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Storing hydrogen in carbon nanotubes

Physicists from California have found a promising way to store hydrogen inside carbon nanotubes. By bombarding a film of carbon nanotubes with a hydrogen beam, they found that about 5% of the weight of the hydrogenated nanotubes came from the hydrogen atoms, which is not far from the goal of 6% fixed by the U.S. Department of Energy for 2010.

Everybody knows that we have to face two crisis related to energy: the exhaustion of fossil fuels and the global warming effect. One possible solution to these problems is to use hydrogen but we're not there yet. However, physicists from California have found a promising way to store hydrogen inside carbon nanotubes, according to this SLAC short news release. By bombarding a film of carbon nanotubes with a hydrogen beam, they found that about 65 percent of the carbon atoms had bonded to hydrogen atoms. In other words, 5% of the weight of the hydrogenated nanotubes came from the hydrogen atoms, which is not far from the goal of 6% fixed by the U.S. Department of Energy for 2010.

The Stanford Linear Accelerator Center (SLAC) news release starts with a somewhat futuristic tone.

Imagine this: your fuel gauge is hovering near empty. You stop by the nearest store, turn in your empty hydrogen cartridge, buy a full one and pop it into your car. Presto, you’re on your hydrogen-powered way again, emitting just the faintest traces of water out the tailpipe.

We're far from this, but researchers at Stanford, including Anders Nilsson's Surface Science and X-Ray Spectroscopy group, have recently shown that carbon nanotubes could be a promising material for storing hydrogen safely. Here is a short description of their experiments.

The basic idea is this: use electricity to split water into hydrogen (and oxygen) atoms, put the hydrogen into a fuel cell, which strips the electron from the hydrogen atom and forces it across a membrane, generating an electrical current which can power your car. The hydrogen ions are reunited with oxygen, making a watery exhaust.
In their attempt to store hydrogen, the researchers bombarded a film of carbon nanotubes with a hydrogen beam. Then they studied the film with different x-ray spectroscopy techniques to see if any hydrogen atoms had formed chemical bonds with the carbon. To their delight, they found that about 65 percent of the carbon atoms had bonded to hydrogen atoms.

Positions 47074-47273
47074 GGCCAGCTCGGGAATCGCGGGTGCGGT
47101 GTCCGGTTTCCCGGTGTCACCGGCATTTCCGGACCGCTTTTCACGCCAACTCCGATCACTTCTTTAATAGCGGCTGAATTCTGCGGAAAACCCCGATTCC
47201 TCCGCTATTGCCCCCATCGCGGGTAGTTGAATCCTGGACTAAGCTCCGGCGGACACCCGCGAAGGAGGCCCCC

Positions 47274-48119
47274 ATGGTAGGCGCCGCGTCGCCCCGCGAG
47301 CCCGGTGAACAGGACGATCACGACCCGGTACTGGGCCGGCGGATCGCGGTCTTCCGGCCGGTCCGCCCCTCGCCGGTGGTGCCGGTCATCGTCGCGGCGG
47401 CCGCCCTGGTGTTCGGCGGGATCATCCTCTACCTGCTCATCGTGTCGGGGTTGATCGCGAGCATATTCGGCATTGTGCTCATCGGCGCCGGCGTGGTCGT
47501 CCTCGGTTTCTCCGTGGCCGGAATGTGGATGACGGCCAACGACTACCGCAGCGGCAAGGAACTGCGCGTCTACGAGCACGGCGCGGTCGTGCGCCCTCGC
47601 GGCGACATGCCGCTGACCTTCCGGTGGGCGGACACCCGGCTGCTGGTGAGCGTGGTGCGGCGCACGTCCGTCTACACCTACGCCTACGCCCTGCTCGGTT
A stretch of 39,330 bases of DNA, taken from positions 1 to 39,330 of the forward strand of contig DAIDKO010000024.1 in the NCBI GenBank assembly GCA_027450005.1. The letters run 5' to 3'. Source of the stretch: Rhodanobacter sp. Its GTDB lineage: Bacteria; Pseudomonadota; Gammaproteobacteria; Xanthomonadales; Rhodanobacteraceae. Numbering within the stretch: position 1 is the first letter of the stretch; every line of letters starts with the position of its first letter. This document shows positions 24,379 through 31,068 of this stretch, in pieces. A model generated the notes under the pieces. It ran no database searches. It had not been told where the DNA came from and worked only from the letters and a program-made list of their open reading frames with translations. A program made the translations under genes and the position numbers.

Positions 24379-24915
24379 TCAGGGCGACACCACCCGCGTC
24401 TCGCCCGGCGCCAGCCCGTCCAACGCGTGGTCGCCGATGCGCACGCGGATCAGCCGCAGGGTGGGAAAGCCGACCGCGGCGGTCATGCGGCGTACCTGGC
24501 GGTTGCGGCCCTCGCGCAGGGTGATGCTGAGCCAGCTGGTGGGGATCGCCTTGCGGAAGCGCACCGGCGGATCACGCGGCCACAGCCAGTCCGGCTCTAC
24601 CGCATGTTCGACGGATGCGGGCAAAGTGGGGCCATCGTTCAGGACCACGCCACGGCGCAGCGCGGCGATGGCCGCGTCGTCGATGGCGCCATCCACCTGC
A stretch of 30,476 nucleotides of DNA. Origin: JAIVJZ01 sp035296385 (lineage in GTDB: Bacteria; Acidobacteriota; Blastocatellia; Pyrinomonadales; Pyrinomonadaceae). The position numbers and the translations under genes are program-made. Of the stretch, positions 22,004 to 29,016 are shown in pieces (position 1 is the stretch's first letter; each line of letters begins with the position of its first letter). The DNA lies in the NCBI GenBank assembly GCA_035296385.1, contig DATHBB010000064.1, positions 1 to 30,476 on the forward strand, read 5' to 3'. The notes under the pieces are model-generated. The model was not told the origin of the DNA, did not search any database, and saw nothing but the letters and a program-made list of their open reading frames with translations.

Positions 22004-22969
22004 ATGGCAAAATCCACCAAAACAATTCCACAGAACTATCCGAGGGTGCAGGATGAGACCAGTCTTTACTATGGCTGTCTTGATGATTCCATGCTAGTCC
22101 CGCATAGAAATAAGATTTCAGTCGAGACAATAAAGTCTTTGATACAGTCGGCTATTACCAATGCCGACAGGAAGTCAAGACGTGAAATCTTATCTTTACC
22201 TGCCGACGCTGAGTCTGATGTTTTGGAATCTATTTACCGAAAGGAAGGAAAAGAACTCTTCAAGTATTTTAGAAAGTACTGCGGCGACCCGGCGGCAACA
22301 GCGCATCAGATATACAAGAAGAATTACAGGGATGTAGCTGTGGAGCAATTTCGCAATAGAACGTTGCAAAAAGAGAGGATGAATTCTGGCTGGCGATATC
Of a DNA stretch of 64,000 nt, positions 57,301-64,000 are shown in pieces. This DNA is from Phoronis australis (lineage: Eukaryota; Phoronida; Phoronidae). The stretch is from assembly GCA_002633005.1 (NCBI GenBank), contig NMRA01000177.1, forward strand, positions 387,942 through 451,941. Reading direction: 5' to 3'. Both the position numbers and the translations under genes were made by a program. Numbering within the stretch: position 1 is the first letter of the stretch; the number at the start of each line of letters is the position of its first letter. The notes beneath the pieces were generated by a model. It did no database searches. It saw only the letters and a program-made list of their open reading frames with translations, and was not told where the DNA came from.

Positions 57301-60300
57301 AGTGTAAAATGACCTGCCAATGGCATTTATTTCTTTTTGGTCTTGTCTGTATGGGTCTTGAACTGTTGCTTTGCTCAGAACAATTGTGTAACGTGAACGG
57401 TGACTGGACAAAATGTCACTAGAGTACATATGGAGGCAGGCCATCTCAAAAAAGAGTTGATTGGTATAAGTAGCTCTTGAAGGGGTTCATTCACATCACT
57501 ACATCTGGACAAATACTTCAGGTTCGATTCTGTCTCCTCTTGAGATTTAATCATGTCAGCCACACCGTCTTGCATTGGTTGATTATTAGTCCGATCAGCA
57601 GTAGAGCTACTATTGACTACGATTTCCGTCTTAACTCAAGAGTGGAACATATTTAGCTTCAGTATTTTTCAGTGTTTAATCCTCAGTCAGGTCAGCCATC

And Anders Nilsson explains: "It was a surprise that we could get so many carbon-hydrogen bonds. It gives us hope it can be used as a material for storing hydrogen."

Below is a fancy illustration of the single-walled carbon nanotubes (SWCN) used for these experiments ("SWCN are essentially a one-atom-thick layer of carbon rolled into a tube") (Credit: SLAC). And here is a link to a larger version.

Single-walled carbon nanotubes at SLAC

This research work has been published by Physical Review Letters under the title "Hydrogenation of Single-walled Carbon Nanotubes" (Volume 95, Issue 22, Article 225507, November 23, 2005). Here are two links to the abstract and to the full paper (PDF format, 4 pages).

But you might prefer to read shorter versions of this technical paper, like this summary, from which the above image was extracted, or this longer version, both published by SSRL Science Highlights in January 2006 -- SSRL stands for "Stanford Synchrotron Radiation Laboratory." This last document gives lots of details about the recent experiments at SLAC.

Besides these scientific results, what's next for all of us?

The researchers estimated that five percent of the total weight of the hydrogenated nanotubes came from the hydrogen atoms, and they are already working to boost that number. For its FreedomCAR program, the Department of Energy has set the goal of developing a material that can hold six percent of the total weight in hydrogen by the year 2010.

But will we fill our cars with hydrogen cartridges in 2010? I don't think so. We'll have to wait longer than that.

Sources: Heather Rock Woods, Stanford Linear Accelerator Center news release, February 16, 2006; and various web sites

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